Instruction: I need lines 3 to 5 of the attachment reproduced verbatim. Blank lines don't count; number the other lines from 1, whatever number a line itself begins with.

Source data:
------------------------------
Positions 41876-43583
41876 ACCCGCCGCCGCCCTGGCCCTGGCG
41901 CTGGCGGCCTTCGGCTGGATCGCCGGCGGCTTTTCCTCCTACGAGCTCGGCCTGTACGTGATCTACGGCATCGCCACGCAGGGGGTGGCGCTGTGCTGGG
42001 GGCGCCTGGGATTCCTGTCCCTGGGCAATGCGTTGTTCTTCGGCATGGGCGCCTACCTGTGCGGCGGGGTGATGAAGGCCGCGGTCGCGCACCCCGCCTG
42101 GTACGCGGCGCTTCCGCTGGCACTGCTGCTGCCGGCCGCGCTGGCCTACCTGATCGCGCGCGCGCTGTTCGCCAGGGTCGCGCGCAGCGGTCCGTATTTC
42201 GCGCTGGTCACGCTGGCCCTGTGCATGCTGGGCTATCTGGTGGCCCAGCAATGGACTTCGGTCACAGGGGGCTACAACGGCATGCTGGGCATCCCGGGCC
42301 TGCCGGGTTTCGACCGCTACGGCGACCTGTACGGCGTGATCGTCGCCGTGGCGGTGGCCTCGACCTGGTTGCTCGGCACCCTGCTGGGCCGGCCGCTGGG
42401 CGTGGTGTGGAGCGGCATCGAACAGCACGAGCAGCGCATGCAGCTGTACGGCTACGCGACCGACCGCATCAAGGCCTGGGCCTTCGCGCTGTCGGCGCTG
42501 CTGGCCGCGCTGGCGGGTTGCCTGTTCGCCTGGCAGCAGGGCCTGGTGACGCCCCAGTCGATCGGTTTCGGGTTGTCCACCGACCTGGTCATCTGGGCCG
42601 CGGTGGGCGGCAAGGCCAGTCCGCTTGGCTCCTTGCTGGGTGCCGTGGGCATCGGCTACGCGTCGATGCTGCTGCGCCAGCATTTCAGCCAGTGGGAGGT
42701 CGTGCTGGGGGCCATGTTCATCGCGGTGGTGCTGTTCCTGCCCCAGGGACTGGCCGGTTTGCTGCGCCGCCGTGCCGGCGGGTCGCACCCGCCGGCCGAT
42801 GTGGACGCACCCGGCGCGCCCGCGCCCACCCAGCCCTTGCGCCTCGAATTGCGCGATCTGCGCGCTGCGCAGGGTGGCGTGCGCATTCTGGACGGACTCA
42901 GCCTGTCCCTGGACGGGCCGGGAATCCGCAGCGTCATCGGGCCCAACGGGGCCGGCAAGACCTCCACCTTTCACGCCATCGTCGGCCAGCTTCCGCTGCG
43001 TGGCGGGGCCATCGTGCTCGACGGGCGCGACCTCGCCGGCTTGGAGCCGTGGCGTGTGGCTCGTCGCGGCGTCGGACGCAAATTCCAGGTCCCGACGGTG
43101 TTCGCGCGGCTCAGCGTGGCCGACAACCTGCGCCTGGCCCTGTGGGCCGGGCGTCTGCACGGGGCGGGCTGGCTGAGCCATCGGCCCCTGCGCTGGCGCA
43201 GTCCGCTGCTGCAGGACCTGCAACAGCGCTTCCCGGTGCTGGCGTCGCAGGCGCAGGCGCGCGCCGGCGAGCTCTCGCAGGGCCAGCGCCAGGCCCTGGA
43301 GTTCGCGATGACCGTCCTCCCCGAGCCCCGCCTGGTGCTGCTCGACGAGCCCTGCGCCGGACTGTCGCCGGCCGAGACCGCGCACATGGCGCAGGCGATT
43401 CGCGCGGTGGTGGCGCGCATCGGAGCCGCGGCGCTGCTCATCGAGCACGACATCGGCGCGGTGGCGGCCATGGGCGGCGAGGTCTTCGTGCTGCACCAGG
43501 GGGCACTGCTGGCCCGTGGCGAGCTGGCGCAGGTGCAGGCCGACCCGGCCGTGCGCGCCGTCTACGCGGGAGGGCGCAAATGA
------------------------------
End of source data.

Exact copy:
41901 CTGGCGGCCTTCGGCTGGATCGCCGGCGGCTTTTCCTCCTACGAGCTCGGCCTGTACGTGATCTACGGCATCGCCACGCAGGGGGTGGCGCTGTGCTGGG
42001 GGCGCCTGGGATTCCTGTCCCTGGGCAATGCGTTGTTCTTCGGCATGGGCGCCTACCTGTGCGGCGGGGTGATGAAGGCCGCGGTCGCGCACCCCGCCTG
42101 GTACGCGGCGCTTCCGCTGGCACTGCTGCTGCCGGCCGCGCTGGCCTACCTGATCGCGCGCGCGCTGTTCGCCAGGGTCGCGCGCAGCGGTCCGTATTTC